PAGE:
Visit the dentist by age 1. Starting dental visits on or before your child's first birthday will help you stay one step ahead of any developing dental problems. Furthermore, children who get in the routine early for regular dental visits have a better time adjusting to them, and they're less likely to develop long-term anxiety over seeing the dentist.
Take advantage of fluoride. Tiny amounts of fluoride ingestion can give your child an edge over tooth decay. To take advantage of fluoride, use fluoride toothpaste and fluoridated water, if your utility adds it. Your dentist can also directly apply fluoride to children's teeth high risk for decay. Be careful, though, because too much fluoride can cause staining. Talk with your dentist, then, about staying within fluoride limits.
Set the example. Children often follow their parents' lead—if you take your own dental care seriously, they will too. Make daily hygiene a family affair by brushing and flossing together. Let them also see that going to the dentist is a snap. By staying calm and relaxed yourself, they'll be less likely to be nervous about dental care.
If you would like more information on dental care for children, please contact us or schedule an appointment for a consultation. You can also learn more about this topic by reading the Dear Doctor magazine article “Top 10 Oral Health Tips for Children.”
Finding out you have a cavity can be an unwelcome surprise. The truth is, though, it didn't happen overnight, but the result of ongoing conditions in the mouth.
Those conditions usually begin with harmful oral bacteria. As a life form, these bacteria need food and lodging, which they readily find from the carbohydrates in your diet. The bacteria and food remnants form a thin biofilm that accumulates tooth surfaces called dental plaque. The bacteria in turn produce oral acid, which can soften and erode the teeth's protective enamel. As bacteria multiply the mouth's acidic levels rise, making cavity formation more likely.
But there's also a flip side to this scenario: Interrupting bacterial growth can help prevent cavities and other dental diseases. Here's how you can do just that.
Remove plaque buildup. It's a simple principle: Deprive bacteria of their refined carbohydrates to reduce their toxicity and remove daily plaque buildup with brushing and flossing. For an added boost, see your dentist at least twice a year for a thorough dental cleaning.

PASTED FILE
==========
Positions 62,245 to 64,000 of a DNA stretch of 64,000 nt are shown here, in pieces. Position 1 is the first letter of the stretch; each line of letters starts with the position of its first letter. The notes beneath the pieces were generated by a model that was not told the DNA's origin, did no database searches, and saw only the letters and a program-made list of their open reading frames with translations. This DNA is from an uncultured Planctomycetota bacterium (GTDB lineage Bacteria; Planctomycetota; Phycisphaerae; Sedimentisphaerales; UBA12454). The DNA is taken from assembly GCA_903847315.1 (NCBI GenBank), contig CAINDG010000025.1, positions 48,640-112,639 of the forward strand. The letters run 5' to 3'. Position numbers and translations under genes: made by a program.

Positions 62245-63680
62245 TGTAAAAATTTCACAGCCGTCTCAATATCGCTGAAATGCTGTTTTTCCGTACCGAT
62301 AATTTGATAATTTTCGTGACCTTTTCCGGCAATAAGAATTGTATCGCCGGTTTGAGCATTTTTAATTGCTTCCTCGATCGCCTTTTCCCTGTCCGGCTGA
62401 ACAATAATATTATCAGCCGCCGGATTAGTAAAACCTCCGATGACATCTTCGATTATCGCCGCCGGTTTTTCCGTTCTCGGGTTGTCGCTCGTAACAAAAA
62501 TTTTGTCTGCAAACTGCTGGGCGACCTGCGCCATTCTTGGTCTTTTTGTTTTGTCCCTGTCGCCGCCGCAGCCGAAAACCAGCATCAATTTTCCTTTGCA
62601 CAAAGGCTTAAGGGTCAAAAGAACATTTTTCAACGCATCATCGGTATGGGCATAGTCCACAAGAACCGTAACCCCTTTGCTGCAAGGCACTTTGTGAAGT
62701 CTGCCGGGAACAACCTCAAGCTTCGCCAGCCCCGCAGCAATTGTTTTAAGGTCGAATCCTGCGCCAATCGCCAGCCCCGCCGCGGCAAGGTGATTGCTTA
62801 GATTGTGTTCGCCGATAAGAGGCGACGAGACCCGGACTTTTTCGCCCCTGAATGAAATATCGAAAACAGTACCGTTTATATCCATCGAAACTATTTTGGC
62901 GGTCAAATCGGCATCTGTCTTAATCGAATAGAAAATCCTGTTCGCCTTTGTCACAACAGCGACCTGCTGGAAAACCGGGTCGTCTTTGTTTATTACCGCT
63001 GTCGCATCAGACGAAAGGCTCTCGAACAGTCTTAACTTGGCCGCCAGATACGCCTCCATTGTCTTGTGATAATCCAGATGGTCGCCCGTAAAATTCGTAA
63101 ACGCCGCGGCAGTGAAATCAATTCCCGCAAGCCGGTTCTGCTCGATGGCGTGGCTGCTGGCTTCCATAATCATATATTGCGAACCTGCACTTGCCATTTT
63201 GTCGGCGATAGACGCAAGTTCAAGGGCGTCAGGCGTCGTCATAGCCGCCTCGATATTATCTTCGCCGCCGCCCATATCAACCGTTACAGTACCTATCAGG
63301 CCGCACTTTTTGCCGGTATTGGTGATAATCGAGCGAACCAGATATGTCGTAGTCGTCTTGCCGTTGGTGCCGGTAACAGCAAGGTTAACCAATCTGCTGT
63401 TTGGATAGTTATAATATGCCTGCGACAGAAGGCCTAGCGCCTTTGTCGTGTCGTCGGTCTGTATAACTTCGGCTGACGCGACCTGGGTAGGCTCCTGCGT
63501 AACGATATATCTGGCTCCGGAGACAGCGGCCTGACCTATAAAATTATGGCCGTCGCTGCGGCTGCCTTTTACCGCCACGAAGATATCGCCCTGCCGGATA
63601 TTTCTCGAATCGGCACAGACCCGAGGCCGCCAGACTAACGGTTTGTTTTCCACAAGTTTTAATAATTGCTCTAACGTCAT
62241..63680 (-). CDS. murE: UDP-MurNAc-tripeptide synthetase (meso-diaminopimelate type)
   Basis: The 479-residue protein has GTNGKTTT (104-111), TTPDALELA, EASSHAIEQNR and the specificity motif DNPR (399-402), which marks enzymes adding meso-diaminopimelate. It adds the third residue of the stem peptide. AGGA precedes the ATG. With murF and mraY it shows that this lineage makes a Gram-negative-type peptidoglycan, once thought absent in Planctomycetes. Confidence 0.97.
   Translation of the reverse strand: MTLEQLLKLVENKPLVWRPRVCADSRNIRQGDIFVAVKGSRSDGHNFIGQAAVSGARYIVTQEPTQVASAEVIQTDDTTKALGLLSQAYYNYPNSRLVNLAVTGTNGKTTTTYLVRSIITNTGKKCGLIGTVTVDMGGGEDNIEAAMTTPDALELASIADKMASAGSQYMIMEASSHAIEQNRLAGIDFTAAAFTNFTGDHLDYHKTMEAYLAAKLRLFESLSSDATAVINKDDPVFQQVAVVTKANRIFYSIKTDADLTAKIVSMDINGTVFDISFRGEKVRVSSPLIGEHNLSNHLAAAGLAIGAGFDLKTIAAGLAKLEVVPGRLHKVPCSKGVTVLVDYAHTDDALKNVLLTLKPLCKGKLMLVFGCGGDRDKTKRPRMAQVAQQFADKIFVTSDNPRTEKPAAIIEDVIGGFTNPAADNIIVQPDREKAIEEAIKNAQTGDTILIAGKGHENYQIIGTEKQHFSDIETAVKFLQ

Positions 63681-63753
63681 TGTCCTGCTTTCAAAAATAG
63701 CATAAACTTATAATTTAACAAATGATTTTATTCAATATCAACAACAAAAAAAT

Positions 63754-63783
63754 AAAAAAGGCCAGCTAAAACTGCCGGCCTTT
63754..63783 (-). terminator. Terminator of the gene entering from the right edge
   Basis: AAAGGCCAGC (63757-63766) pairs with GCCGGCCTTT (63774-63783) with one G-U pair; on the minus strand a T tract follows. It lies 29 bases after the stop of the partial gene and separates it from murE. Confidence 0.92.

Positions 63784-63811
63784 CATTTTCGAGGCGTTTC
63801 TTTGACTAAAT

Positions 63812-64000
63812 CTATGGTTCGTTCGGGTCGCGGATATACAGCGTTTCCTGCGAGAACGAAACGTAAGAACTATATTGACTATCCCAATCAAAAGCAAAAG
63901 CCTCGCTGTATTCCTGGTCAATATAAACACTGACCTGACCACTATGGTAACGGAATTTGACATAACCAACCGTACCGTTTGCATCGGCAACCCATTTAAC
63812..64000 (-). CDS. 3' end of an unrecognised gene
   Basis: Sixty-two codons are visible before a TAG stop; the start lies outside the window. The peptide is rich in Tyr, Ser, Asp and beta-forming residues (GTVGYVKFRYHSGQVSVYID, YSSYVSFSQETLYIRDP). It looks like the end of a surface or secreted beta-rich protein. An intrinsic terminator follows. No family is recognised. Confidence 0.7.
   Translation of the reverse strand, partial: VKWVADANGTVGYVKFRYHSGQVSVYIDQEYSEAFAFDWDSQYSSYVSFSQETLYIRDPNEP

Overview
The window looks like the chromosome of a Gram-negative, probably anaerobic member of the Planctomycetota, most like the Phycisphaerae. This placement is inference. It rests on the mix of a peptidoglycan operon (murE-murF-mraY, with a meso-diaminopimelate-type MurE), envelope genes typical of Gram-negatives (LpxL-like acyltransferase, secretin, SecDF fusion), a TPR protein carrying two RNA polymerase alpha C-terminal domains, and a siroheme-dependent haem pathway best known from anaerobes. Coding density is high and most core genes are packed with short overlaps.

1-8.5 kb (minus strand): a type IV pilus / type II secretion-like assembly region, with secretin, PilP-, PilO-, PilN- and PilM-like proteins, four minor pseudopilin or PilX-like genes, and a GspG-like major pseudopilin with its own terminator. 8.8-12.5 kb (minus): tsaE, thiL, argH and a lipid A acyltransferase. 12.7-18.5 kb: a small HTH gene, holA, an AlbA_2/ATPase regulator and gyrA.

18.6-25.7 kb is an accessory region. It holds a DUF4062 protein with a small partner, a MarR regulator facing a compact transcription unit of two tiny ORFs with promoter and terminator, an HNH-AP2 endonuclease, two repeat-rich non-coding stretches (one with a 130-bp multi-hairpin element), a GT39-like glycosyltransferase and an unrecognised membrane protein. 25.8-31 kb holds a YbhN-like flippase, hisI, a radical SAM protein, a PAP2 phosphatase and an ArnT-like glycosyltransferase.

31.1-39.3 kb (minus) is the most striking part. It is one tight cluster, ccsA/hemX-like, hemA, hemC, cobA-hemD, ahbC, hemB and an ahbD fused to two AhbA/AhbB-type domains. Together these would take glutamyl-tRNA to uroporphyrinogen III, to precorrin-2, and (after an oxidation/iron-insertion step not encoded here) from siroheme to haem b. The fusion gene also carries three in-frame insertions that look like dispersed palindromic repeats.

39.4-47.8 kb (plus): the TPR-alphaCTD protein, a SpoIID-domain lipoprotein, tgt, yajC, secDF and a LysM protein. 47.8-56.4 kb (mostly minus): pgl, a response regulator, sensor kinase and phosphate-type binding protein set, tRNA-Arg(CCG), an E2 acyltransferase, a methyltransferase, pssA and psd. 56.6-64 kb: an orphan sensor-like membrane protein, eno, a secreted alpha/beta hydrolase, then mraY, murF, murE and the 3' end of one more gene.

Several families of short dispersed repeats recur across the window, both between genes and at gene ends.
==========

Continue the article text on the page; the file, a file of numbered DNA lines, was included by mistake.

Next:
Curtail snacking on sweets. Bacteria love the refined sugar in pastries, candies and other sweets as much as we do. Thus, constant snacking on sweets throughout the day could actually foster bacterial growth. Instead, ease up on your sugar intake and limit sweets to meal times only.
Rinse after sugary drinks. Sodas, sports or energy drinks also provide bacteria with added sugar. They may also contain added forms of acid that further lower your mouth's pH level into the acidic danger zone for teeth. Make it a habit, then, to rinse out your mouth with clear water after drinking one of these beverages to dilute excess sugar or acid.
Take care of your saliva. Saliva neutralizes acid even more than plain water, usually in 30 minutes to an hour after eating. By contrast, not having enough saliva increases your risk for decay and other dental diseases. So, be sure to drink plenty of water, monitor medications that might interfere with saliva production, and use saliva boosting products if needed to keep your saliva production healthy.
If you would like more information on managing your dental health, please contact us or schedule an appointment for a consultation. You can also learn more about this topic by reading the Dear Doctor magazine article “Cost-Saving Treatment Alternatives.”
Most parents well remember the day they brought their new baby home from the hospital. And then—in what seems like the blink of an eye—that same child is heading out the door to go on their own. "Empty nest" parents can easily regret not having more time to help their children get a solid handle on life.
With what little time you do have, it comes down to priorities—focusing on those things that are most important for their future well-being. Health, of course, is a big part of that—and oral health in particular.
In fact, the state of their teeth and gums could have a big impact on the rest of their health as they get older. That's why it's crucial to foster good dental care and reinforce tooth-friendly habits during their childhood years. Here's how.
Practice daily hygiene. A lifetime of great teeth and gums depends on a continual, daily habit of brushing and flossing. One of the best gifts you can give your child is to teach them how to properly brush and floss.
Start dental visits early. Regular dental visits support daily hygiene, and provide an early warning system for possible dental disease. Starting visits by their first birthday may also help a child avoid anxiety, making it more likely they'll continue the practice in adulthood.
Give their teeth a healthy head start. Losing even a primary tooth to decay could affect their future dental health. And despite diligence about dental care, some children may still be prone to decay. Give your child an added boost with topical fluoride or sealants to help prevent the buildup of dental plaque.
Practice what you preach. Children often do what they see their parents doing. If you're making dental care a priority—brushing and flossing every day and visiting the dentist at least twice a year—and with a positive attitude, your kids are more likely to follow your lead.
There's so much you want to instill in your children to better ensure they'll have a happy and prosperous life. Make sure these dental care tips are on your short list.
If you would like more information on dental care for kids, please contact us or schedule an appointment for a consultation. You can also learn more about this topic by reading the Dear Doctor magazine article “Taking the Stress Out of Dentistry for Kids.”